Travel documents and Visas
Except the nationals of West African countries (Cote d’Ivoire, Burkina Faso, Benin, Senegal, Togo, Ghana, Nigeria, Niger, The Gambia, Guinea Bissau, Guinea, Sierra Leone, Liberia, Cape Verde) Cameroon, Morocco, Algeria, Tunisia and Mauritania; the other nationals must have a passport valid for at least six months after their scheduled return date.
Also a visa is required to enter Mali for them, please contact the Embassy of Mali in your country or in border country.
Your passport must have at least two blank visa pages for immigration stamps.
Travelers should obtain the latest visa information and entry requirements from the Republic of Mali Embassy
Documentation of a Yellow fever vaccination within the last ten years is required. Please remember to carry evidence of your vaccination. If you are not able to show evidence of a current yellow fever immunization, you may be required to be re-immunized on the spot as a condition of entry into the country. The Embassy strongly discourages this option.
Continent Tours can assist with visa issue
Local Football Matches
Continent Tours will plan on weekends you can watch national championship of football and you will have the privilege to watch them. An opportunity to see our local players of football and interact with local people at the Stadium.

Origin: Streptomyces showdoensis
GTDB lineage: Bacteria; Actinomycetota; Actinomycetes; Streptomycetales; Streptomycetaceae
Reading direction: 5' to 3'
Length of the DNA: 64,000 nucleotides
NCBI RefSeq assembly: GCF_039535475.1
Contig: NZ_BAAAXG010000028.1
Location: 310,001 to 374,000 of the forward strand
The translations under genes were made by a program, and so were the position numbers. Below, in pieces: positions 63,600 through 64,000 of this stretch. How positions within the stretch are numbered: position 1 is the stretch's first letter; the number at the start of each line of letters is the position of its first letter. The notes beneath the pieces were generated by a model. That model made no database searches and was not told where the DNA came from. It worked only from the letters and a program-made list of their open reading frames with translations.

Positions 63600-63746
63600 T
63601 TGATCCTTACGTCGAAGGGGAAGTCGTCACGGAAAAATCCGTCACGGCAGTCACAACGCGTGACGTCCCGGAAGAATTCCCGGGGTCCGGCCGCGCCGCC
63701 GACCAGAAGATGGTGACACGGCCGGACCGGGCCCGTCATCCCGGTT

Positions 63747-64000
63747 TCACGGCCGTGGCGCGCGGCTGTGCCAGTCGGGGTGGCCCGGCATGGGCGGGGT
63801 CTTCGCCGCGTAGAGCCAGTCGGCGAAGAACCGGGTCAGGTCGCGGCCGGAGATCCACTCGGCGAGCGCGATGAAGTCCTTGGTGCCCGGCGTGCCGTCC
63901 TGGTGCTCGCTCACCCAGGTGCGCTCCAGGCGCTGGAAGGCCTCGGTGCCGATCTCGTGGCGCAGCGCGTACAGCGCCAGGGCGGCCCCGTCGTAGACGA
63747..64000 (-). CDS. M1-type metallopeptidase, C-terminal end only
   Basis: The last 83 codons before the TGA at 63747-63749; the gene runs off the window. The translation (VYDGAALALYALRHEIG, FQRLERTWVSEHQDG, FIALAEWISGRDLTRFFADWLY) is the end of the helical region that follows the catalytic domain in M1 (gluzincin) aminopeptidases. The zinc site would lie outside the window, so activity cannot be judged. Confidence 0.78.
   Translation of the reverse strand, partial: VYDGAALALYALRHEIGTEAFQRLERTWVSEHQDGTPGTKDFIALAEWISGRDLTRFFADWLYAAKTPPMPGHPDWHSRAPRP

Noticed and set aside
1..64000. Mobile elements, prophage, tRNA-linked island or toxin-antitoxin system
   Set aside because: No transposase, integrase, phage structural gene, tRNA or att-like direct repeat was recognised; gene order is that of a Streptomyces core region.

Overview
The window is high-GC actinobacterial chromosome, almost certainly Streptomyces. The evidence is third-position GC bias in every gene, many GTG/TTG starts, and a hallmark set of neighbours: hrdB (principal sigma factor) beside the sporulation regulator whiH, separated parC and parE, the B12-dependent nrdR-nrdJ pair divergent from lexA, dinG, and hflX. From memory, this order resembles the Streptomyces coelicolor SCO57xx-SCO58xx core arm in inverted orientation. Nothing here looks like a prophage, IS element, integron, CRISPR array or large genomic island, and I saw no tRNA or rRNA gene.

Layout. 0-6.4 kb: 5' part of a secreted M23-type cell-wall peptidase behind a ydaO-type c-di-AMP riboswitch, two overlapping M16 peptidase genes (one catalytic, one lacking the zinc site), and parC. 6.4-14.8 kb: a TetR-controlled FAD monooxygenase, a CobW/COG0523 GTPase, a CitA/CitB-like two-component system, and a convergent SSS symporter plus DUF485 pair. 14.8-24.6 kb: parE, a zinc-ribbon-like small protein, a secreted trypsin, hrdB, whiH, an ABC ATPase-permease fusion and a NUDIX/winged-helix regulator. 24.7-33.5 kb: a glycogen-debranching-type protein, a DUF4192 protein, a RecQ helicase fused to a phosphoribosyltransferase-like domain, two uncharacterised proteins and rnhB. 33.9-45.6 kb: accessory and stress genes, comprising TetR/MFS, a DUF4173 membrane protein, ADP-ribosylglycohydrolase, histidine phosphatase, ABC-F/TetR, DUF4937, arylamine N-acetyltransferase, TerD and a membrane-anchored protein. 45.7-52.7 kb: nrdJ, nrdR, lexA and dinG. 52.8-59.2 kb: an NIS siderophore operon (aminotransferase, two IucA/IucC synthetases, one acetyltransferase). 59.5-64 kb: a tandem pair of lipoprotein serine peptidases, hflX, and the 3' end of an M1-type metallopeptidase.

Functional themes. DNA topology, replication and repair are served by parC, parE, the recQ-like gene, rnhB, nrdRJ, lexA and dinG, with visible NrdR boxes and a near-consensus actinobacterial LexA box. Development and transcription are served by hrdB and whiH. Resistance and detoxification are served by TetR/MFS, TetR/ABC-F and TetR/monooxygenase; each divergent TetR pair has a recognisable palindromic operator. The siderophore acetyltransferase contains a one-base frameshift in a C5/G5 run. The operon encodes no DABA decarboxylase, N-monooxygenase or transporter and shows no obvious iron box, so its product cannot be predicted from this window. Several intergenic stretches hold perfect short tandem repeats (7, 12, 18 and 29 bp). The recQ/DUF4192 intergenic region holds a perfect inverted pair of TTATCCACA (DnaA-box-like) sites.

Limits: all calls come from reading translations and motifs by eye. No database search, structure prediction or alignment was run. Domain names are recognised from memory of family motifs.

Dance in Mali is an important part of the tradition, religion, and socializing of the country's people. Mali has many traditional dances, each associated with a different event or situation. Continent Tours Organization will organize local traditional dances and local cultural displays to help you live your dream in Mali and make your stay more interesting.
Malian Wedding ceremony:
Wedding is the most important ritual of the life cycle and entails numerous celebrations that are spread throughout a period of variable length. It involves major expenses on the part of the bride's and groom's extended families and friends, although the practice of bride-wealth (the transfer of gifts or money from the groom's family to the bride's family) puts more financial pressure on the groom and his family. Three different forms of marriage can be distinguished in Mali today: traditional (which varies greatly from region to region and across ethnic groups), civil, and religious (mostly Muslim). In the cities, many couples see the ideal marriage as one that has been legitimized traditionally, civilly, and religiously. Civil marriage is especially popular among wage workers, for without official sanction by the state, wives and children will not be entitled to social welfare benefits such as pensions.
Continent Tours will arrange you take part of a civil marriage ceremony; it mostly starts in the morning at 9:00 at the town hall then together in the wedding procession we will leave to greet parents and relatives. After the greetings, we will drive back and take part of another ceremony where women are gathered dancing and listening to the griots.